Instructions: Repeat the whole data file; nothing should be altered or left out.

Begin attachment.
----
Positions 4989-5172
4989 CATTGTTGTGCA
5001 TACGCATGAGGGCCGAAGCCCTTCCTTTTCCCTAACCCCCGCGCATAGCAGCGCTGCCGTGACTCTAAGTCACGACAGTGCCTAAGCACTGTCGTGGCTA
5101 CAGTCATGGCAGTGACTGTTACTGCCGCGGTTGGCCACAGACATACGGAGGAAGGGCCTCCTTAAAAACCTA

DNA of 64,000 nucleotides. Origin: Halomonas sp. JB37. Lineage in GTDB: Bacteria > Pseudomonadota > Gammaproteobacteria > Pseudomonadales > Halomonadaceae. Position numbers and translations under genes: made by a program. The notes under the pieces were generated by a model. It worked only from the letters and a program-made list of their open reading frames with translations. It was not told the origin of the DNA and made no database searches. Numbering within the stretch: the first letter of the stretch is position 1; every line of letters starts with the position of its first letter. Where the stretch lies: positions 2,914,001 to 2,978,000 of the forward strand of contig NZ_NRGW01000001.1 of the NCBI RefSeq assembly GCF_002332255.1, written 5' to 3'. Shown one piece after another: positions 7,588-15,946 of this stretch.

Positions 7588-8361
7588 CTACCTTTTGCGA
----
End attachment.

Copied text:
Positions 4989-5172
4989 CATTGTTGTGCA
5001 TACGCATGAGGGCCGAAGCCCTTCCTTTTCCCTAACCCCCGCGCATAGCAGCGCTGCCGTGACTCTAAGTCACGACAGTGCCTAAGCACTGTCGTGGCTA
5101 CAGTCATGGCAGTGACTGTTACTGCCGCGGTTGGCCACAGACATACGGAGGAAGGGCCTCCTTAAAAACCTA

DNA of 64,000 nucleotides. Origin: Halomonas sp. JB37. Lineage in GTDB: Bacteria > Pseudomonadota > Gammaproteobacteria > Pseudomonadales > Halomonadaceae. Position numbers and translations under genes: made by a program. The notes under the pieces were generated by a model. It worked only from the letters and a program-made list of their open reading frames with translations. It was not told the origin of the DNA and made no database searches. Numbering within the stretch: the first letter of the stretch is position 1; every line of letters starts with the position of its first letter. Where the stretch lies: positions 2,914,001 to 2,978,000 of the forward strand of contig NZ_NRGW01000001.1 of the NCBI RefSeq assembly GCF_002332255.1, written 5' to 3'. Shown one piece after another: positions 7,588-15,946 of this stretch.

Positions 7588-8361
7588 CTACCTTTTGCGA